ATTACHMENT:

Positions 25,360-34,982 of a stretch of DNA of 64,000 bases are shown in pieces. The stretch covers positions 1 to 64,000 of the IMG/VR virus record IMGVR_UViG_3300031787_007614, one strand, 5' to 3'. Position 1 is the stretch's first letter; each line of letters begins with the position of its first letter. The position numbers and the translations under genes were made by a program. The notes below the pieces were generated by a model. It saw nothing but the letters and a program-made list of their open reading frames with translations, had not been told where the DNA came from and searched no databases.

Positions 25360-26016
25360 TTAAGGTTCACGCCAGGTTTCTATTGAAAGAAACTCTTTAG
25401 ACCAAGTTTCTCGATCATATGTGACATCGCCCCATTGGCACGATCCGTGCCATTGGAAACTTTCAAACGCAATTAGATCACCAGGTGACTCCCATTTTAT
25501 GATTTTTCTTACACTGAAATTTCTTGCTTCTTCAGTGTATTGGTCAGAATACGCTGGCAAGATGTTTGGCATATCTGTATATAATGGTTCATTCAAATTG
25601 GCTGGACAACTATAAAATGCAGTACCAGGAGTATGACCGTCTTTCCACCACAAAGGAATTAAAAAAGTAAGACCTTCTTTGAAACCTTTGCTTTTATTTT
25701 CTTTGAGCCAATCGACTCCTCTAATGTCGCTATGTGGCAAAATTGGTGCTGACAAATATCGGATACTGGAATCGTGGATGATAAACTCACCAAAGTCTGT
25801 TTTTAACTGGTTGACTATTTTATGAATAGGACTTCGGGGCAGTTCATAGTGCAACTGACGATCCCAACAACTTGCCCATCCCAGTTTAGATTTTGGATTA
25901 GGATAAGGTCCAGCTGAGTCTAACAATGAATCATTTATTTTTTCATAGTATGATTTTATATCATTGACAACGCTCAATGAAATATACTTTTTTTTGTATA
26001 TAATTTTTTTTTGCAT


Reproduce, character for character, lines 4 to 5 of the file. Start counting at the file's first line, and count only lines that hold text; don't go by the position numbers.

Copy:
25401 ACCAAGTTTCTCGATCATATGTGACATCGCCCCATTGGCACGATCCGTGCCATTGGAAACTTTCAAACGCAATTAGATCACCAGGTGACTCCCATTTTAT
25501 GATTTTTCTTACACTGAAATTTCTTGCTTCTTCAGTGTATTGGTCAGAATACGCTGGCAAGATGTTTGGCATATCTGTATATAATGGTTCATTCAAATTG